Artful Green Dot

The Sticky Note, After 45 Days

Posted in Uncategorized by Audrey Tran on December 16, 2009

Here we are after 45 days. My note has developed a slight, fine curl, perhaps due to the amount of ink coating the front face.  I didn’t expect it to be sticky at this age, but it can still cling to a dry surface, if firmly pressed. I’m hoping for a few more weeks out of this note before I find myself turning it over to start using the backside.

This next picture documents the sticky note around its younger days:

Tagged with:

Tan Lin’s Landscape of Poetry, Text, and Pictures: A Piece from PERFORMA ’09

Posted in Actions by Audrey Tran on November 18, 2009

Tan Lin’s Chalk Playground (LitTwit Chalk) set about a dozen+  artists and writers to chalk their thoughts on the streets of NY last Saturday. Pieces chalked included a Futurist Manifesto, a Chinese Manifesto, and many other impromptu pieces of poetry. The following pictures catch the “poetry line” working away in a parking lot in Chinatown.

Here’s a favorite:

I only caught up with the poetry line downtown, but the entire performance actually traveled across Manhattan.

Tagged with: , , ,

A Note that Sticks Around

Posted in Uncategorized by Audrey Tran on November 4, 2009

post-it[1]What you see before you is a 5-business day old Post-it note, which out lives 99% of the sticky slips I consume during my day job.  Recently, I decided to try using this one over and over until it becomes completely filled and dysfunctional.  Although I already have an idea of what that must look like, I am curious to see just how long this task can be kept up. Along the way, I’ll document and update you with the progress.

It must be noted, though, that I still constantly use several post-it notes during work to effectively communicate with co-workers and label documents.  Still, there’s always some small task I’m finding each day that doesn’t require the use of an entire sticky note.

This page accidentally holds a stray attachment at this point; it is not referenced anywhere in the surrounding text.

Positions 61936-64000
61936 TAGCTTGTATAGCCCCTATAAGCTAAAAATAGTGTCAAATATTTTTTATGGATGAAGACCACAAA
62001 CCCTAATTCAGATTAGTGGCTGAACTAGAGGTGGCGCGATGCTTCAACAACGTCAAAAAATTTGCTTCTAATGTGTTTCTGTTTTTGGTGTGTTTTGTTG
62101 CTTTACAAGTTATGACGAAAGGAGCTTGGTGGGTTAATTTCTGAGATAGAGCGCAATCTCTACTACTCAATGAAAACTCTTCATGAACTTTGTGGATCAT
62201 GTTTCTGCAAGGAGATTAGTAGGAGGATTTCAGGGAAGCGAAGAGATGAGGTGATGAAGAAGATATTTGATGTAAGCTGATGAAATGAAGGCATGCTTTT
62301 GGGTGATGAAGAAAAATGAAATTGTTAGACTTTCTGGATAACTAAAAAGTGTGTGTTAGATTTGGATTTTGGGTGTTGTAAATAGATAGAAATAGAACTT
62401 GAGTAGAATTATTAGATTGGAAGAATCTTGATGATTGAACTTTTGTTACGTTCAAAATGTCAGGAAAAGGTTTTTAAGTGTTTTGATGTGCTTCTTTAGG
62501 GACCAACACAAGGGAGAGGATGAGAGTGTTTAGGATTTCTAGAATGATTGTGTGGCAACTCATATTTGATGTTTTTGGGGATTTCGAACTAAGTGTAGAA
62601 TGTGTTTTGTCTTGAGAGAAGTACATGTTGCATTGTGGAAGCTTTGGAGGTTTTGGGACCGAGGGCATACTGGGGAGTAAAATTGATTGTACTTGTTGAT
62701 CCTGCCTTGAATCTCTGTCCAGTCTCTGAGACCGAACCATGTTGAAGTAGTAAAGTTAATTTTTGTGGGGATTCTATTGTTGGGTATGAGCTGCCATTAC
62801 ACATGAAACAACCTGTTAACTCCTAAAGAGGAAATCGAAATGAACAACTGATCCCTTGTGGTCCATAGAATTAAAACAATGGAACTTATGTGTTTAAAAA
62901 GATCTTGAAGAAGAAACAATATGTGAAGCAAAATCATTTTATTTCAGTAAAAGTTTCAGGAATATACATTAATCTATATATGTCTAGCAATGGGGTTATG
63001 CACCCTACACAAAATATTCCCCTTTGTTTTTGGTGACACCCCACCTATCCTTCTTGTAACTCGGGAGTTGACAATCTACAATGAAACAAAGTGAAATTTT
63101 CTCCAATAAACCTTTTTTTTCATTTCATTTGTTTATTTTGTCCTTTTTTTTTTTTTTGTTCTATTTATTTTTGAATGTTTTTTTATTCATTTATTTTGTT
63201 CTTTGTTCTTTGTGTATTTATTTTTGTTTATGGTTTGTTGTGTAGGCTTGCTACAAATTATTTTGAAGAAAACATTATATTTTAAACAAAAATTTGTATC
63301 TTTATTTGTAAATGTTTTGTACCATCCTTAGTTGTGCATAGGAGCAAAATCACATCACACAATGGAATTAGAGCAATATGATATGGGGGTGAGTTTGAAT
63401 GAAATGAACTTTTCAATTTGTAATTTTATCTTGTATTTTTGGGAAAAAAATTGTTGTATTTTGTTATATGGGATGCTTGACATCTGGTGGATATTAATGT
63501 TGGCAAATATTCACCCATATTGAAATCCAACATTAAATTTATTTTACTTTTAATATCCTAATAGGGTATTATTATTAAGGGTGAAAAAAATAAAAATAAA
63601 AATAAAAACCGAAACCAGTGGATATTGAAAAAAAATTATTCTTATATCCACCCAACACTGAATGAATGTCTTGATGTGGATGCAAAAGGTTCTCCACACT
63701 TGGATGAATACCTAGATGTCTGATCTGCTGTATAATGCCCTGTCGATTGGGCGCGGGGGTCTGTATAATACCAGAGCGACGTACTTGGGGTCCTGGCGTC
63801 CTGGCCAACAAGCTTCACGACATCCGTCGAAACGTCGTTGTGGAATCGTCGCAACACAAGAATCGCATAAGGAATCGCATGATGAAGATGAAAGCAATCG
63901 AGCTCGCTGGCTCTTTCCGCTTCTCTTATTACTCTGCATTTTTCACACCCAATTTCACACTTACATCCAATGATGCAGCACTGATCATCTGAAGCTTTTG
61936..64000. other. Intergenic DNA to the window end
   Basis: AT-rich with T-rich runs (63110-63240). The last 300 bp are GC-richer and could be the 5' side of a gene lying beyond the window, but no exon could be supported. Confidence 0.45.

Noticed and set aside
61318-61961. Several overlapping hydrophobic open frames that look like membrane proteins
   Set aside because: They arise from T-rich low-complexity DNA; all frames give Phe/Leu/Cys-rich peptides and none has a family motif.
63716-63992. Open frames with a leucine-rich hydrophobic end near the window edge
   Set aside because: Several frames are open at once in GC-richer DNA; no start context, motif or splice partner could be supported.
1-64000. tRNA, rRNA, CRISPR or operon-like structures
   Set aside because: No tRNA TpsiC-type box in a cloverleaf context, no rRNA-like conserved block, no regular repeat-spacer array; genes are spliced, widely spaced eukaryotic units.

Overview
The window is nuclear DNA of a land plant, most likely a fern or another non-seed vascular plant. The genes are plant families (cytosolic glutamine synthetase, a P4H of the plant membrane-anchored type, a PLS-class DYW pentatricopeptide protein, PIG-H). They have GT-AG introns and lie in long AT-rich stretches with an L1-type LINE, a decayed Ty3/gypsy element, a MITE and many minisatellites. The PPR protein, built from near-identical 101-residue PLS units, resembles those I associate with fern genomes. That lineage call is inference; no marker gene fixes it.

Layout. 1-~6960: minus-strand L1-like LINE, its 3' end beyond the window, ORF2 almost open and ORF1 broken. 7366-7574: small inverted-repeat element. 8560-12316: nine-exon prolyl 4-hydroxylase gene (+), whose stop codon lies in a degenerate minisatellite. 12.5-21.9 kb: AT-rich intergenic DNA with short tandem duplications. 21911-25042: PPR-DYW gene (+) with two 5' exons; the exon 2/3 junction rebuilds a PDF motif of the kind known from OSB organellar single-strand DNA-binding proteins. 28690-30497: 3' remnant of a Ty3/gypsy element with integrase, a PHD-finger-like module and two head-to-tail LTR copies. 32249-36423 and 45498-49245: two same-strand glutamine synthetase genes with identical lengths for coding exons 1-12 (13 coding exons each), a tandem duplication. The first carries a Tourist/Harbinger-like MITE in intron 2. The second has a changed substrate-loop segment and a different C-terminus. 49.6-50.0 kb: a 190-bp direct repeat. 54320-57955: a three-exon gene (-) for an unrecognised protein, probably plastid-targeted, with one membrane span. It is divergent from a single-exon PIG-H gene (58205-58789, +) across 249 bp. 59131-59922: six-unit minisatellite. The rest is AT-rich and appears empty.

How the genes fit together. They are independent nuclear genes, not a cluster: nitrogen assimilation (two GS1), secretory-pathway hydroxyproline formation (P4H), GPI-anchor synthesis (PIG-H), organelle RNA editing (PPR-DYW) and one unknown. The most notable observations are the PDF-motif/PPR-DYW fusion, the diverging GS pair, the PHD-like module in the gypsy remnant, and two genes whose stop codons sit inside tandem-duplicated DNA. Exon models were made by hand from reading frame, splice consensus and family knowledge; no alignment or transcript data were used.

Tagged with: ,

The Aura of 2012+

Posted in Exhibits by Audrey Tran on October 15, 2009

Despite the cold rain two weekends ago, I managed to get to the opening of this new show in Chelsea.  The Drop Gallery is currently showing works from about thirty international artists who have been asked to explore urban environments.

Print

Some artists approached the subject by documenting peculiar intimacies of urban life (one multi-part sound piece exposes different noises found around famous NYC sites) Others such as Adrian Kondratowicz and Saya Woolfalk created art pieces that draw attention to our already existing world.  On a quick Tweet, I noted that Kondratowicz’s hot pink and black spotted trash bags make garbage look like a party. His installation looked more like life-sized plastic bags for party favors rather than containers of garbage.  Likewise, Woolfalk installed a video of No Place among one of her sculptures created from recycled materials–imagine glue bottles, milk jugs, and soup cans now paper mached and regally covered in gold paint. In No Place, bits of our world seem to emerge subtly, but are always present.

Of the many ways the 2012+ artists handled the subject, I was drawn most to the works that revolved around collaboration–either among the viewers present, or from pre-arranged participants. For example, Yoko Ono’s Wish Tree invites passersby to scribble a wish on note tags, which can then be tied to a potted tree resting in the gallery. Since I caught the show during the first hour of the opening,  only a few notes had been tagged to the tree, but I can imagine how filled it must be by now–and this is quite an image. How blithe and spiritual, it seems, to unload wishes upon a tree. Ono has been showing such pieces since the 1990’s and has previously said “All [her] works are a form of wishing.

Although his international collaboration is set for viewing in December, Hiroshi Sunairi’s Tree Project also made a debut at 2012+ with a sampling of the beautiful trees from his NY participants.

Sunairi’s project is an open call to anyone who wishes to participate in “the pleasure of growing plants,” specifically Hibaku plants, which are seeds that survived the atomic bombing of Hiroshima.

TONIGHT, The Drop will host a closing party for the show and will feature a variety of professionals speaking on their reflections of the word “environment” using no more than “20 slides for 20 seconds” a piece.

2012+ is on view at the Drop Pop Up Gallery on West 25th Street (between 10th and 11th ave) in Chelsea.  See it before October 17th!